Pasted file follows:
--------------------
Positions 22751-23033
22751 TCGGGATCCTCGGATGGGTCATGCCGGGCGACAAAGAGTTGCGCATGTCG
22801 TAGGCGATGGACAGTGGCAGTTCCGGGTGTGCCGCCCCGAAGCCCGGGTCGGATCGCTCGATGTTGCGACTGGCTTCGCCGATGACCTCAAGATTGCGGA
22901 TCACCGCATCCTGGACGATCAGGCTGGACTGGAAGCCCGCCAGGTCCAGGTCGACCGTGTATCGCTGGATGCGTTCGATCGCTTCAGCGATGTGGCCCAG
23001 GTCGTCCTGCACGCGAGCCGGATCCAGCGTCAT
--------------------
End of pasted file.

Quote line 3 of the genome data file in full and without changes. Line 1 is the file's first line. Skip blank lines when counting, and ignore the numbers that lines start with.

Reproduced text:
22801 TAGGCGATGGACAGTGGCAGTTCCGGGTGTGCCGCCCCGAAGCCCGGGTCGGATCGCTCGATGTTGCGACTGGCTTCGCCGATGACCTCAAGATTGCGGA